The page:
Reality #5: Whining won’t help.
Desperation and failure have a particular odor that can be detected from miles away. That smell drives off interest faster than a teenager’s armpits. While addressing the challenges faced by our sport, it might be prudent to consider the image we’re creating for our sport. At the risk of being insensitive, stories about the personal crises of people who get paid to ride bicycles suddenly not getting paid to ride bicycles don’t exactly resonate with the general public, or indeed the vast majority of the cycling public.
“11-year professional bicycle rider becomes unemployed, goes on 10-day dream backpacking trip to find self” is not exactly a sympathetic narrative in an economy that seems to lurch from recession to recession.
Whatever we might think about the relative merits of talented cyclists versus talented people who can hit balls with sticks, the current market says that the latter is valued and the former is not. The reality is that your ability to create monetizable value is what determines if your chosen path is a viable profession, not your particular talent (I should know, I’m a writer).
While I understand and appreciate the kind of hard work and sacrifice it takes to reach the pinnacle of any pursuit, especially one as time-consuming as cycling, it just isn’t enough. You also have to create value for race promoters, sponsors, and yes, the fans.
The Grassroots Solutions
Right now you’re quoting Joe Spano in Apollo 13: “I know what the problems are, Henry.” But there are also solutions, and they are easily found if we examine the types of bike racing and other recreational sports that aren’t dying, or are even growing.
Solution #1: Go Where the Eyeballs Are
If we wait for another Lance to drop out of the sky and propel cycling back into the national interest, we might as well hang up our Sidis and take up knitting. We need to put compelling bike races in front of American eyeballs, but this isn’t about getting ESPN or Red Bull TV to cover the Colorado Classic.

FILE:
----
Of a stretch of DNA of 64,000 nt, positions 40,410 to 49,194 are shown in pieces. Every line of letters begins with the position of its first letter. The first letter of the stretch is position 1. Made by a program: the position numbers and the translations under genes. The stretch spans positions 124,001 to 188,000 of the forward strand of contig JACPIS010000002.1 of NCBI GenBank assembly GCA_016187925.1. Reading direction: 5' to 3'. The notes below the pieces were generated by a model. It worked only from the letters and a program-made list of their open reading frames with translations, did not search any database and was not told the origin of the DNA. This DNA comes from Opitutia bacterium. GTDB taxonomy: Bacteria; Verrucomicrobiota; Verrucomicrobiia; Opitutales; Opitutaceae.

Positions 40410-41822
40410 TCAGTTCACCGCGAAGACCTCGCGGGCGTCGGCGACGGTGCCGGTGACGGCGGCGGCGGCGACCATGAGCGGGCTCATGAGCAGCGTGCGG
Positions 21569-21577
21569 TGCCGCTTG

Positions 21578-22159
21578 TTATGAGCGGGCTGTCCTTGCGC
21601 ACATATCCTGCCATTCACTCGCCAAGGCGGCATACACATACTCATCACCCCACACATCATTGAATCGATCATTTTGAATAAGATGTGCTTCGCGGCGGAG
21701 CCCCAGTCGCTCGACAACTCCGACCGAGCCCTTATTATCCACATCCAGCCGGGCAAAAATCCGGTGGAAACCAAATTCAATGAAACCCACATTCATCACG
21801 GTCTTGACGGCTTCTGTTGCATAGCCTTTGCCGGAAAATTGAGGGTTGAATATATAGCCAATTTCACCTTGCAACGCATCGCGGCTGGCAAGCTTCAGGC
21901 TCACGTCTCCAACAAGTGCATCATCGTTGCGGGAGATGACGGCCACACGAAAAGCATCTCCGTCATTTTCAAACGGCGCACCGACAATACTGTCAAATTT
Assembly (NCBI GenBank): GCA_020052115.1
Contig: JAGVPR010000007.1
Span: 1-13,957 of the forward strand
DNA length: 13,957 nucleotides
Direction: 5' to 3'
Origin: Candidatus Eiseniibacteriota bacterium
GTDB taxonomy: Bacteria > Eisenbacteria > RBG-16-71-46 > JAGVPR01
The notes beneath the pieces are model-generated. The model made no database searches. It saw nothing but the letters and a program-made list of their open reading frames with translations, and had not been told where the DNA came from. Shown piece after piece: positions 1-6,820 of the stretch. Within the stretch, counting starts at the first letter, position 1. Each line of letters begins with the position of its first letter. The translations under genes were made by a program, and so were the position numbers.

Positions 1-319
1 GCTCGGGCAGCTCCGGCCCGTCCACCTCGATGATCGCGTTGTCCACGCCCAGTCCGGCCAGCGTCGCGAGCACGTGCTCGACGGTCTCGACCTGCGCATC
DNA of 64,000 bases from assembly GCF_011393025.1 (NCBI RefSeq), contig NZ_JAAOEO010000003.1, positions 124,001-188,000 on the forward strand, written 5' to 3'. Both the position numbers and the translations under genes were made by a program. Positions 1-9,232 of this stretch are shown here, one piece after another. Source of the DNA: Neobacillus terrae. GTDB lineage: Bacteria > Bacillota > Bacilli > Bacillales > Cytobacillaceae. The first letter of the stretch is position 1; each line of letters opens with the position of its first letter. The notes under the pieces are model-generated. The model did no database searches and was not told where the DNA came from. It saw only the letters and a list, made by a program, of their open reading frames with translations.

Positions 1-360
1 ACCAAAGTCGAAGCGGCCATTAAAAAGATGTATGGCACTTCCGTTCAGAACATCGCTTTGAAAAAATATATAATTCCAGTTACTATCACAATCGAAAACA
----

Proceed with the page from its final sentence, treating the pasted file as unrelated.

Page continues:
Instead, we need to bring cycling to where people already are, live and in person. Done right, criteriums (like the Hyde Park Blast) are a fantastic way to do this, as they can take place entirely in a downtown area, alongside a festival that anybody can enjoy, cyclist or otherwise. Better still, they can be partnered with an event that already exists, elevating both in the public eye. Crits are fast, dramatic, fairly easy to follow if there’s a good announcer, and you can witness them from inches away for free. Cyclocross and short track mountain bike racing can also check those boxes, although the venues can sometimes present different challenges.
Whatever the discipline, promoters and racers need to find ways to race in front of people, not in abandoned industrial parks and rural roads in the geometric center of nowhere. Yoga, another activity that involves people wearing questionable amounts of clothing in public, is gaining popularity by placing itself where people don’t expect it, but end up watching it, like breweries and downtown green spaces.
If we want more people watching bike racing, we should probably do it where people can see it. Do it enough times, in the right formats, in enough cities, for enough years, and we’ll become part of the consciousness, something that people will want to know more about, that they’ll demand to see. That demand drives advertisers and sponsors and media coverage, which drives all the rest. The ship will rise because of the tide, not the other way around.
Solution #2: Developing Talent Requires a Pool